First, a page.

Watch the video to see how a VVS1 diamond engagement ring looks like in real life.
The term VVS stands for “very very slightly included” and it represents the top-tier grades in the diamond clarity scale. VVS1 diamonds are extremely clean and they are as close to perfect as you can get.
In order for a diamond to be graded as a VVS1, the diamond can only have minute inclusions which are very difficult for a skilled gemologist to see under 10X magnification. Typically, the inclusions found in the VVS1 grade are microscopic pinpoints, needles, naturals or internal graining.
For a VVS1 diamond, these microscopic inclusions are only detectable from the pavilion view (bottom of diamond) under high magnification. So, unless you have a pair of super bionic eyes, there is NO way your naked eyes can pick these inclusions up from a face up view.
If you haven’t yet, make sure you watch the video at the top of the article to see how a well-cut VVS1 diamond looks like in real life. Also, I recommend that you check out the full details of the AGS graded diamond and scrutinize the video listing for yourself.
The setting used is a simple 6 prong Tiffany styled solitaire design and you can click here to view more info. Here are a couple more photographs of the solitaire ring upclose and on my wife’s hands.
To give you a better idea of how VVS1 diamonds look like in real life, I’ve included a couple more examples below for you to check out. So, do click on the images below and use the HD video listing to interact with the diamonds for yourself.
Can you see any inclusions in the loose diamonds under a highly magnified view?
I am very sure you can’t.
This is because the diamonds are photographed in the face up view. Even at 40X magnification, an untrained eye probably can’t make out the inclusions by using references from the clarity plot. As a matter of fact, if there were dust particles on the diamond, they would be more visible than the inclusions themselves.
Well, that really depends on your own preferences. For some people, the VVS1 grade is very desirable as they are near-perfect diamonds. For many others, a VVS1 diamond is often considered an overkill for consumer jewelry.
As a matter of fact, most diamonds above a VS2 clarity rating won’t have inclusions visible to the naked eye. When they are cut well and carefully selected, lower clarity diamonds can look just as good as those in the premium range.
The thing you need to know about buying VVS1 diamonds is that they command very high prices because they are very close to perfection in terms of “purity”. However, that premium doesn’t necessarily translate to a better looking stone.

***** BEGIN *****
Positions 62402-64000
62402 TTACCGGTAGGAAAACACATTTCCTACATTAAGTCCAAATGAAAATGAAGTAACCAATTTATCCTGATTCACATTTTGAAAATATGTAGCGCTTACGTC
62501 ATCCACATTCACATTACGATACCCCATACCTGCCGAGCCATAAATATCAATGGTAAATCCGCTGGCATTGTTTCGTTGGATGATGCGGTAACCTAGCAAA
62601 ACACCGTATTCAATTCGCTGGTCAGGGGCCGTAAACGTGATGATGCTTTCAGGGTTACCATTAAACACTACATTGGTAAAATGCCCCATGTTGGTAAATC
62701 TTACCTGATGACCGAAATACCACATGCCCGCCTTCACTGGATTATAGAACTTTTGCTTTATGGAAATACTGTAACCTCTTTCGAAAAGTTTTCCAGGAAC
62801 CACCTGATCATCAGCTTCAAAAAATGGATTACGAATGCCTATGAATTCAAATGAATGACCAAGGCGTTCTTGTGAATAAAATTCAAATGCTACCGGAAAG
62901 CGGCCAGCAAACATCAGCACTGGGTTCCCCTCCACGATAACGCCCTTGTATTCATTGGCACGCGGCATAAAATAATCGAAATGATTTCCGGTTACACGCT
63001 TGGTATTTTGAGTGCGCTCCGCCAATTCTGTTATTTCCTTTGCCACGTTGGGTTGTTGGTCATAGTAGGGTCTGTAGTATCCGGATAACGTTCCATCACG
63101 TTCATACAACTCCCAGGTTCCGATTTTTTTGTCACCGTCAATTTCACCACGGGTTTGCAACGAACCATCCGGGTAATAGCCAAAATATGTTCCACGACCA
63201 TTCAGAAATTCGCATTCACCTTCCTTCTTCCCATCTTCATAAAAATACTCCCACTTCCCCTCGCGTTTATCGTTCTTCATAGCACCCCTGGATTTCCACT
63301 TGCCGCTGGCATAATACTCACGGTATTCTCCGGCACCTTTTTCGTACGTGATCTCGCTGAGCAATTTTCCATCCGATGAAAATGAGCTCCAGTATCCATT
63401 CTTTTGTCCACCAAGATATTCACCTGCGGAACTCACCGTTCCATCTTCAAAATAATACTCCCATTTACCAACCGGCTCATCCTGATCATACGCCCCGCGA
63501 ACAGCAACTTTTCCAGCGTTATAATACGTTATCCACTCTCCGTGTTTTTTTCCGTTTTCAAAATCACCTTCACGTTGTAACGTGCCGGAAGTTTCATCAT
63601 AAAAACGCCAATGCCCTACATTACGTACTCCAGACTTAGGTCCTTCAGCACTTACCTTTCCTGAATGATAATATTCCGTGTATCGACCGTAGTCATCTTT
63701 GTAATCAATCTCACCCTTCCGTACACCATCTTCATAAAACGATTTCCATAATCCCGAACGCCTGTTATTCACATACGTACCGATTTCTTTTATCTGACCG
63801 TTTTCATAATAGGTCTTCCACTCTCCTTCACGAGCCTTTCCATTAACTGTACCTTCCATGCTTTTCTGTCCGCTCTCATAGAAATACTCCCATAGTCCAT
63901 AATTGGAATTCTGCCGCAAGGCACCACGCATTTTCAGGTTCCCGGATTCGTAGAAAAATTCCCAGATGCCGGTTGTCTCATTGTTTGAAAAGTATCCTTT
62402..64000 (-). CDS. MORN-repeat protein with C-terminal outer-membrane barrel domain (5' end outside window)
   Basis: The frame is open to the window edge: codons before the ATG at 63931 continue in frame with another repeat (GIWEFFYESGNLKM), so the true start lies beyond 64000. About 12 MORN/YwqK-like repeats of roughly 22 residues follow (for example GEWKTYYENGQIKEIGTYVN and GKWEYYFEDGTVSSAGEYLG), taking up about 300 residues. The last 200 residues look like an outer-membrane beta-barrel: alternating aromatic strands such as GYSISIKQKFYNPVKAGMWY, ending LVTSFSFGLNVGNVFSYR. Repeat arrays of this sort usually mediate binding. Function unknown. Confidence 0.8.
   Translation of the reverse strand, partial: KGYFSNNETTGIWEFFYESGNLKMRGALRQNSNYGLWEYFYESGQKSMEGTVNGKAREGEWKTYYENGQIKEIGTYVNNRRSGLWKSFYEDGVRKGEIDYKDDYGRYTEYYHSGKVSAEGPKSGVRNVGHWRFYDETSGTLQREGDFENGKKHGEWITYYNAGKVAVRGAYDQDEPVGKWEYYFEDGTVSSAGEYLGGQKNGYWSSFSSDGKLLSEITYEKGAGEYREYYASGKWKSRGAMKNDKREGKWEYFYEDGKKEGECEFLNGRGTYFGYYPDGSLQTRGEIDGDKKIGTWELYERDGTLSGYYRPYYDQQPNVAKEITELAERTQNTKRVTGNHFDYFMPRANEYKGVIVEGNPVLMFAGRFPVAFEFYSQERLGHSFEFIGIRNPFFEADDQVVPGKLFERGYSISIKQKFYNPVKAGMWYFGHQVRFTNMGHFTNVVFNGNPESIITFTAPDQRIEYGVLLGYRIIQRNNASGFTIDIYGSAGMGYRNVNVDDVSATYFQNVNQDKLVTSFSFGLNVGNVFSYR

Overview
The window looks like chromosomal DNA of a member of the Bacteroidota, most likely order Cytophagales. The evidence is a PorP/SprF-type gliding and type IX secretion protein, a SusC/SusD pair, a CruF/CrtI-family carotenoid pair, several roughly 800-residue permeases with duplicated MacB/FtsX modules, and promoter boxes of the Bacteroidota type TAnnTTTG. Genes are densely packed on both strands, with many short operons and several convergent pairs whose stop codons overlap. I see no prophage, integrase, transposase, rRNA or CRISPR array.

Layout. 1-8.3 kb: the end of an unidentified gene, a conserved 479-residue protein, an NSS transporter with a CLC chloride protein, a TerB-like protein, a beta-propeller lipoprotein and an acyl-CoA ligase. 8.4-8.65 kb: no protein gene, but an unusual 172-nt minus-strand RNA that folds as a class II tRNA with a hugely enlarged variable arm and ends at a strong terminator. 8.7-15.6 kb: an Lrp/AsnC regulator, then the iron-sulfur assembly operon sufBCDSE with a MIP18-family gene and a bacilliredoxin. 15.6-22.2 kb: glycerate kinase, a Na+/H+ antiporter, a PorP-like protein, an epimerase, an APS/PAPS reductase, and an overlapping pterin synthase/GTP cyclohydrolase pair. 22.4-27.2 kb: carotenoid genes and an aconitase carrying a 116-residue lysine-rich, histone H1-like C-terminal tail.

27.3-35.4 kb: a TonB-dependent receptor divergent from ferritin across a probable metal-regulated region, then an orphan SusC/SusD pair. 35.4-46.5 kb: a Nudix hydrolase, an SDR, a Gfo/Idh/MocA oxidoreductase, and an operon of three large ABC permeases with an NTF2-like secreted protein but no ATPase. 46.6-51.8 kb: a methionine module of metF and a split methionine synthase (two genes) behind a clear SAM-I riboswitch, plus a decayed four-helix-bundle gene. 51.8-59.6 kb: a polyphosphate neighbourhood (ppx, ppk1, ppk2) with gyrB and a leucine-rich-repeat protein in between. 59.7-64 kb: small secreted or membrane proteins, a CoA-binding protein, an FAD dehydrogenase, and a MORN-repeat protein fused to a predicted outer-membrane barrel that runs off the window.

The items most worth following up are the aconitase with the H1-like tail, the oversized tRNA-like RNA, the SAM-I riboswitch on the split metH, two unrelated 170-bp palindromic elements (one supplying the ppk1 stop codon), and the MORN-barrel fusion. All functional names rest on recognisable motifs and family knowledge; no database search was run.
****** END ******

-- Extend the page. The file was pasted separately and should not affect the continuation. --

Ultimately, a diamond’s appearance and sparkle is largely dependent on its cut quality and facet proportions.
The answer is a big fat NO. I will reemphasize here that a diamond with better clarity does not necessarily equate to better sparkle. Let’s do a comparison of a VVS1 diamond versus a VS2 diamond to prove my point.
Feel free to click on the images above to see full details of each diamond.
To the naked eye, both diamonds will look eyeclean and this means you will never see any inclusions without a loupe. Even though the VVS1 diamond is more expensive compared to the VS2 diamond, the optical performance between these 2 diamonds is a night and day contrast.
In a side by side comparison, the diamond on the right is going to be more appealing because of its better cut quality. The point I want to bring across here is that CUT quality is the primary factor that affects the beauty of a diamond.
Now, don’t get me wrong. I have nothing against VVS1 diamonds. If you are in the market for one, it’s really up to your personal preference. Just make sure you never compromise Cut at the expense of a “high” clarity rating.
With fancy shapes like heart cut diamonds, sometimes it makes sense to go higher up to VVS1 ratings because of limited selections. I’ve detailed this rational in the write up here: https://beyond4cs.com/clarity/what-is-vvs-diamond/
Here’s an example of a well cut heart shaped diamond that happen to have a VVS1 grade:
When there are no other alternatives and you cannot afford to wait, it would be OK to pull the trigger on a VVS diamond.
Would it be better to get a diamond or larger size and lower color or another one with a smaller size and a higher color?
I have a 10k budget to work with and am considering a GIA D VVS1 excellent cut diamond.
It really depends on personal preferences. VVS1 diamonds offer rarity at a premium price. I don’t want to instill bias here but if I were to buy a diamond, I would prefer to get a larger stone with a lower color rating (e.g. a G color). If you are shopping for a $10,000 engagement ring, this write up here should interest you as well.
If you are more of a purist, then it would make sense to get a higher clarity diamond with minute impurities.
Thanks for the informative post about clarity. I have seen included diamonds which don’t show any impurities / marks to the naked eye but only upon examination. Clarity majorly affects the price of a diamond.